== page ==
Sinister Wisdom 119 reviewed by Molly Kraus-Steinmetz
What does it mean to be a Jewish dyke, a Jewish lesbian, a queer Jewish woman, right now?
It’s not a question any one person can answer. Who would be the authority on such a subject, and who would claim to speak for such a notoriously argumentative crowd? But dozens give their answers and counter-questions in this volume 119 of the Sinister Wisdom lesbian literary and art journal, and I’ve felt privileged to read it and write this review. Privileged, and somewhat terrified, because despite being a young Jewish lesbian myself, many of the contributors to this volume are luminaries. Among such company, it’s easy to wonder if you are enough.
Who among us ever feels Jewish enough, though? No matter how many parshot I’ve chanted or seders I’ve planned or Jewish co-ops I’ve lived in, I’ll probably always cringe when strangers on Facebook call me self-hating for criticizing Israel’s inhumane treatment of Palestinians, and wilt under the potentially-judgmental eyes of the Orthodox Jews who live in the neighborhood just west of mine. Growing up in the Ann Arbor Reconstructionist Congregation, I remember a group discussion at the JCC where one Jew after another confessed the guilt they felt as assimilated Jews for not knowing enough, not observing enough, not being enough. Finally, one wry congregant remarked that experiencing those particular guilts and anxieties was one of the most Jewish experiences there was.
It’s hard to describe a varied body of artistic works about being a Jewish lesbian, just as it’s hard to describe “the experience” of being a Jewish lesbian – though the contributors to this volume describe their own experiences in rich, joyous, and heart-aching detail.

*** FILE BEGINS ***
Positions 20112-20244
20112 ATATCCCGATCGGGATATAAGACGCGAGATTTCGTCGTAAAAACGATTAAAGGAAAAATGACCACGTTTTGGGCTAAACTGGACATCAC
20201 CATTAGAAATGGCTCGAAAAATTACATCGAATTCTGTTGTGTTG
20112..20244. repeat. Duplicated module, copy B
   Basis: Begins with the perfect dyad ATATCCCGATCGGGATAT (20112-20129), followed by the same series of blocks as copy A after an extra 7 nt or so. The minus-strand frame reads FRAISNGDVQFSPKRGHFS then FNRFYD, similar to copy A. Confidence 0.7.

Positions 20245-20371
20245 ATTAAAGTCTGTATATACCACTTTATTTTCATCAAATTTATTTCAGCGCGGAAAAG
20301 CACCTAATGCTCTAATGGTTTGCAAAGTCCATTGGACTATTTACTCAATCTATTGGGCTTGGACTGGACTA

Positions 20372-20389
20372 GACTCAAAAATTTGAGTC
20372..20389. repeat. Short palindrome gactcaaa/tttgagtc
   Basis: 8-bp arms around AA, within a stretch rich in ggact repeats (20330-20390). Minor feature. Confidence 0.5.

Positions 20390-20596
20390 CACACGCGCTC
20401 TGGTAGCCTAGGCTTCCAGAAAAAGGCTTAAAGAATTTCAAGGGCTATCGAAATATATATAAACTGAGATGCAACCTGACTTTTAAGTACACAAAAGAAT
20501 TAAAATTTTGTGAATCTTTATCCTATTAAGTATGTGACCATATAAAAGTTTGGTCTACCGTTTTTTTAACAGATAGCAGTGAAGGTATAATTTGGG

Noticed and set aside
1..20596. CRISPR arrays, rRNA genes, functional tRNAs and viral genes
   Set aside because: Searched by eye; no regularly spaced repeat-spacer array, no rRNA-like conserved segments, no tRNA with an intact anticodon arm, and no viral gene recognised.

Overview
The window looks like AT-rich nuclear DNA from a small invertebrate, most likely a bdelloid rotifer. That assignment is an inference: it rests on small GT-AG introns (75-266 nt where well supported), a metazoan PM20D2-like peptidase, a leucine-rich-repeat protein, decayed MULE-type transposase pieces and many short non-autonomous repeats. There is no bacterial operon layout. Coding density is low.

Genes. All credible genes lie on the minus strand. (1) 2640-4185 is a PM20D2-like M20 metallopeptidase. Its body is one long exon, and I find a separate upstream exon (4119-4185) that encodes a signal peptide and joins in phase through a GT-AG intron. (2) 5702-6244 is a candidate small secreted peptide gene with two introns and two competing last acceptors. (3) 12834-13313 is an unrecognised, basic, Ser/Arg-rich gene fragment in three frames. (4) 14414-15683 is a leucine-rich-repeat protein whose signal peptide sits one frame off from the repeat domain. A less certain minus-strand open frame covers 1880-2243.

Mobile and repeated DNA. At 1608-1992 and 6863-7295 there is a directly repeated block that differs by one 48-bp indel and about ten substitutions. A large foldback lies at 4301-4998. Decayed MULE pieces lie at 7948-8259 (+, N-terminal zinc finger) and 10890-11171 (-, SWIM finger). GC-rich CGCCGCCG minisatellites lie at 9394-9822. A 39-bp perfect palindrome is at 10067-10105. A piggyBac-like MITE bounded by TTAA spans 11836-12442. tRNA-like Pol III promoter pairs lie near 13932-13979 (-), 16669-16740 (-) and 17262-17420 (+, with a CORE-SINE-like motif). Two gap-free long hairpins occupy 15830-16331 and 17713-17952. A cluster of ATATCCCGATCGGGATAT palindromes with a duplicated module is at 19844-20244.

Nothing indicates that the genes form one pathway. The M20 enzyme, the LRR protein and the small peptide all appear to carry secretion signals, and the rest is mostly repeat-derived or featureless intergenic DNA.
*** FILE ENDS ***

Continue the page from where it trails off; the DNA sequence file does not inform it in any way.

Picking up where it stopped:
Some highlights of the volume for me included:
- An imagined moment of intimacy between anarchist speaker Emma Goldman and labor organizer Rose Schneiderman (Kate Raphael)
- A scene of a butch mikvah attendant and her married lover in a 1905 shtetl, imagining a future of abundance (Terry Baum)
- A cataloging of the physical sensations Kelsey Jannerson is submerged in as she converts to Judaism
- Thoughtful words by Amy Horowitz on how she works to be in coalition with dedicated feminist activists whose circles or coalitions also include anti-Semites
- A eulogy for the proud, socialist, accepting, inhabitant-less Israel that Jyl Lynn Felman had once believed in
- A sudden, wrenching moment of Bonnie Morris realizing the anti-Semitism of her girlfriend’s volleyball team
- The powerful line “I want to kiss mezuzahs and I want to kiss girls” in Abbie Goldman’s lists on how she’s reconnecting to Judaism
- A plea from an anthropomorphized tub of sour cream (Judy Freespirit)
- Yael Mishali’s struggle as a Mizrachi lesbian in an Ashkenazi-dominated Israeli culture that pushes her to assimilate and disavow her cultural heritage
- Tovah Gidseg’s poem about finding her place for prayer as a dyke in her gender-partitioned synagogue
- Karen Bender and Lisa Edward’s narrative and reflections on being the country’s first out lesbian rabbis
- And of course, our own Clare Kinberg’s exploration into the mostly-erased history of her aunt who married a Black man, and the parallels to her own journey to find a city in which to raise her African-American children.
It’s a powerful volume. Reading it, I experienced both the tender familiarity of recognizing my own experiences, and the awe of learning from those who came before me or elsewhere. My list of favorites, biased as it is towards written rather than visual art, only scratches the surface of the vast collection of stories of queer Jewish women, across continents and generation, across race and ethnicity and gender presentation, across class and profession. I still don’t know what it means to be a Jewish dyke in the 21st century, but I am honored to be figuring it out alongside this community.